When private equity firms look for target acquisitions among financial advisors, they tend to favor practices with lower-than-average histories of advisor misconduct—60% lower, in fact.

But after a buyout, advisor misconduct at firms that have been bought out rises 147%, and the increase in misconduct is stronger in firms that see higher post-buyout growth in assets under management per advisor and concentrated among firms that cater to retail customers.

These are among the findings of a new study on the impact of private equity deals in the advisory community, conducted by three academics at the University of Oregon—Albert Sheen, Youchang Wu and Yuwen Yuan.

“Initially, we had no idea what the results would be. But we saw so many news articles on private equity going into the financial advisor industry, we knew we wanted to look in that area,” Wu said. “In my prior study, I’ve looked at kickbacks and revenue sharing between financial advisors and fund managers, and Albert Sheen was very much interested in private equity, so we decided to combine those interests.”

In many industries, private equity dollars can lead to streamlined operations and cost-saving synergies among acquisitions, but in markets with opaque product and service quality—like financial advisors—the benefit of a private equity investor to the customer is less clear.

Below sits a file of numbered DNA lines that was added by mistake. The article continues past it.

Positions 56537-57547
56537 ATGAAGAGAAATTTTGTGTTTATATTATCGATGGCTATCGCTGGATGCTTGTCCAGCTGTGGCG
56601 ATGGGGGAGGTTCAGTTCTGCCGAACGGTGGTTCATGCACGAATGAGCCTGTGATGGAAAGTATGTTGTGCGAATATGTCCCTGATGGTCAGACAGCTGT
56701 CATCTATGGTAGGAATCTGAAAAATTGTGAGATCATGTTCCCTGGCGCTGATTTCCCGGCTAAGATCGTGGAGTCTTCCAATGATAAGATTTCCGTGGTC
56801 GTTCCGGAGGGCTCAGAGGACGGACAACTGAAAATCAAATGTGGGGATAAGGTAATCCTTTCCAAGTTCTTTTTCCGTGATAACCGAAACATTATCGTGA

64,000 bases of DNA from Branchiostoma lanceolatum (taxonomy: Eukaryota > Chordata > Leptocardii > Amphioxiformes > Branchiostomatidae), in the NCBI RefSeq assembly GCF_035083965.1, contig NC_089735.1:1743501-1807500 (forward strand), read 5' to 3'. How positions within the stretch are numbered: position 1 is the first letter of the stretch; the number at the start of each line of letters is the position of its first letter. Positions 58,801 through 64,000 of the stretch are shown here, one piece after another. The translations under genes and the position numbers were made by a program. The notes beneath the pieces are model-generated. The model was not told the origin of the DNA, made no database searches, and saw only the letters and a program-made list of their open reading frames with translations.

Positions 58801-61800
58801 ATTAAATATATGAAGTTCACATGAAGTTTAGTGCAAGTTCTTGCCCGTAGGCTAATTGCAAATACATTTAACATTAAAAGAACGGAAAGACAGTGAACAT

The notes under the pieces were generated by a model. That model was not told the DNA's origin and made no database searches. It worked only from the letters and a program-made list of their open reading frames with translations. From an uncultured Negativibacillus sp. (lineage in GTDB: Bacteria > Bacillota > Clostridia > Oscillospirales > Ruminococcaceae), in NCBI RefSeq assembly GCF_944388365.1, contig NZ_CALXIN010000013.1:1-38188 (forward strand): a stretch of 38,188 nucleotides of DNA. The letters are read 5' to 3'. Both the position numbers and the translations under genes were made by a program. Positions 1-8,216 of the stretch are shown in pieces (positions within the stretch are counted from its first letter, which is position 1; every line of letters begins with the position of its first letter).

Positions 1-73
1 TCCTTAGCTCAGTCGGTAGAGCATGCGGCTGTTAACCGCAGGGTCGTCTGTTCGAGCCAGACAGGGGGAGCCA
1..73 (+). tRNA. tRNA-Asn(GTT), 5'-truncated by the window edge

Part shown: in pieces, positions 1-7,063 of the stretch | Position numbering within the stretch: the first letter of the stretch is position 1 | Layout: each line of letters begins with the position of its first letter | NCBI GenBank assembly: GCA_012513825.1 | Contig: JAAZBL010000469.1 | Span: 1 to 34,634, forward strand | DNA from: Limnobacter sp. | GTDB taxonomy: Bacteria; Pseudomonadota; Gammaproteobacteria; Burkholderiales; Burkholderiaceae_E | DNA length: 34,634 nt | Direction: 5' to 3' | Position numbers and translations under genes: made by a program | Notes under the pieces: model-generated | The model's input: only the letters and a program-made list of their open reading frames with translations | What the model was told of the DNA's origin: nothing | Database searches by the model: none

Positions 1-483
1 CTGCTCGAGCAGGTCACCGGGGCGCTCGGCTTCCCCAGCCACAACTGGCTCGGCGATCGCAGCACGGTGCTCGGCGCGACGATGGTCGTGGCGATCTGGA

Yet private equity firms have shown increased interest in acquiring advisory practices over the years (accounting for 5% of deals and 26% of AUM transfer from 2013 to 2019), compelling the trio to study the effect private equity dollars have on an advisory firm in the aftermath of an acquisition.

“Overall, our results suggest that PE firms target advisory firms with a relatively clean record in terms of misconduct and operate their advisory business more aggressively after the takeover to maximize profits,” they wrote. “As such, they suggest a tension between financial advisory firms' profit motive and ethical business practices, especially when clients are financially unsophisticated.”

To look at how a buyout affects financial advisor misconduct, the researchers identified all the private equity backed buyout deals where the target was a U.S.-based financial advisory firm, matched those firms to their SEC records through their ADV, and also the individual registered investment advisors to their records as well.

In total, the registered advisor universe from 2000 to 2020 included 14,383 firms and 540,370 advisors, of which 275 firms were targets of private equity acquisitions. More specifically, only 173 target firms had an ADV filing for the year prior to the acquisition, and then only 57 firms also had firm- and advisor-level data for a least one post-buyout year, the study said.

When analyzing these four groups (the total advisory firm universe, the targets of acquisitions, targets with one year of pre-buyout data and targets with one year of data both pre-buyout and post-buyout), it became clear that a set of behaviors within advisor misconduct significantly reduced the probabilily of a buyout to begin with. Those were civil, criminal and regulatory misconduct, as well as misconduct-related job terminations. Surprisingly, the one infraction area that did not influence whether a private equity firm was interested in making a deal was the number of customer disputes, according to the study.

First « 1 2 » Next